Chuck Mosley, best known as the lead singer for the California alt-rock Faith No More, died on Thursday. He was 57.
A statement released by his family announcing his death said:
“After a long period of sobriety, Charles Henry Mosley III lost his life, on November 9th, 2017, due to the disease of addiction. We’re sharing the manner in which he passed, in the hopes that it might serve as a warning or wake up call or beacon to anyone else struggling to fight for sobriety. He is survived by long-term partner Pip Logan, two daughters, Erica and Sophie and his grandson Wolfgang Logan Mosley. The family will be accepting donations for funeral expenses. Details to follow when arranged.”
Mosley fronted for Faith No More on the band’s first two albums — their 1985 debut “We Care A Lot” and their first major label release, 1989’s “The Real Thing” but was fired from the band due to increasingly erratic behavior that included allegedly punching founding member Billy Gould on stage.
Mosley also performed with Bad Brains and founded the funk metal band Cement, which released a pair of albums before parting ways.
Starting in 2014, Mosley began re-appearing with Faith No More but revealed that he was facing financial challenges and along with his family, was on the verge of eviction.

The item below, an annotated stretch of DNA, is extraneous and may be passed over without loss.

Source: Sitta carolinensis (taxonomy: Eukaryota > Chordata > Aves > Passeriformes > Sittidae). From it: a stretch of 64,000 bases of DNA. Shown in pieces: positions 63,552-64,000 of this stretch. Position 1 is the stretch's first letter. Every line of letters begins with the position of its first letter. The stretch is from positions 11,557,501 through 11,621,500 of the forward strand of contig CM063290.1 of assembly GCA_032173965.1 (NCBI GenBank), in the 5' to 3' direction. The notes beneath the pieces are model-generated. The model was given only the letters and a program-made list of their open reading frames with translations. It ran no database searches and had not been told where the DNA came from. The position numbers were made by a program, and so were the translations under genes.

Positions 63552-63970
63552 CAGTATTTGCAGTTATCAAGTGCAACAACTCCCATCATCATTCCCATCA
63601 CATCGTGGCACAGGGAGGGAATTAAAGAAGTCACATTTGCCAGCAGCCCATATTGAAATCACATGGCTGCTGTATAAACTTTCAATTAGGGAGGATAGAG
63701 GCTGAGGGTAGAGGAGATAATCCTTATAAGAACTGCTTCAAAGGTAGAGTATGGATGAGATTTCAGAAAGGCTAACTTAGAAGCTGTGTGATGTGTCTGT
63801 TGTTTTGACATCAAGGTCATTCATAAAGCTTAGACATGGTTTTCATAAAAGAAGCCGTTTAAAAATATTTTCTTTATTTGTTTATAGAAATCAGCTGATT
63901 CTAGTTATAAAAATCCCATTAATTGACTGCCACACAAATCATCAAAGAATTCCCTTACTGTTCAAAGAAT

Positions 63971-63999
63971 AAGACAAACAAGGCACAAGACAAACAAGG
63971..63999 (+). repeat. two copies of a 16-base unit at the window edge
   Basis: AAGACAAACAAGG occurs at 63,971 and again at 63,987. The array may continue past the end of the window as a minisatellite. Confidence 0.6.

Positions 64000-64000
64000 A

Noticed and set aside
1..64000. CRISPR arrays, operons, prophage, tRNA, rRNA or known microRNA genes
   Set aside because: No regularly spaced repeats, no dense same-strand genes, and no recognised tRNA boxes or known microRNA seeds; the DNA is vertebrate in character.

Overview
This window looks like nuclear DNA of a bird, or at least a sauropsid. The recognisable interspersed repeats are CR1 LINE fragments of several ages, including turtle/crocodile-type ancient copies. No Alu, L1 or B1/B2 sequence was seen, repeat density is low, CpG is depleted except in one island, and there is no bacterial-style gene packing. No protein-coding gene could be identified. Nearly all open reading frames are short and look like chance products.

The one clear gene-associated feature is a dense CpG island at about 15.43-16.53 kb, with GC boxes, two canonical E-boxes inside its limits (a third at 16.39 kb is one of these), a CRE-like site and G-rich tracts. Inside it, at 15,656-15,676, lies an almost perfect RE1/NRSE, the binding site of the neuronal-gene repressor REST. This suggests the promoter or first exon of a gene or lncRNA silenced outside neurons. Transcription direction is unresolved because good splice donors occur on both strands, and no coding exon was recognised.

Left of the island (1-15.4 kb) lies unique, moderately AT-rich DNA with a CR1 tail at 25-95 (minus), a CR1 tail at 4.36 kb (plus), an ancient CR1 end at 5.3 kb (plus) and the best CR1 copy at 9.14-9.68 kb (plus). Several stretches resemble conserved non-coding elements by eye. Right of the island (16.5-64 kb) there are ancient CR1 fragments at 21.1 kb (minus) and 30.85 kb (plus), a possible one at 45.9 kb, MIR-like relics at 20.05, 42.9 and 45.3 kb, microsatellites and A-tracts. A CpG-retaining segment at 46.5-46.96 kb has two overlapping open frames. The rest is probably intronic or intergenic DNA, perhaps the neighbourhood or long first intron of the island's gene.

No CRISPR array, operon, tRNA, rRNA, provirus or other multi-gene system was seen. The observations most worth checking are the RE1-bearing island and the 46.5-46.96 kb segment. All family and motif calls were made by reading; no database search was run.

“The shocking truth is, that I’m not rich. We struggle every day, just like most everybody, more, right now, worse than ever, in a long time. I’m ashamed for being in this condition. Our band, VUA, has had to put off trying to tour or play any shows. We’re starting to record new stuff, but even that is suffering at the hands of my family’s financial situation,” he told Blabbermouth in a 2014 interview.
In a statement released after Mosley’s passing, his former Faith No More bandmates wrote: “It’s with a heavy, heavy heart we acknowledge the passing of our friend and bandmate, Chuck Mosley. He was a reckless and caterwauling force of energy who delivered with conviction and helped set us on a track of uniqueness and originality that would not have developed the way it had had he not been a part. How fortunate we are to have been able to perform with him last year in a reunion style when we re-released our very first record. His enthusiasm, his sense of humor, his style and his bravado will be missed by so many. We were a family, an odd and dysfunctional family, and we’ll be forever grateful for the time we shared with Chuck.”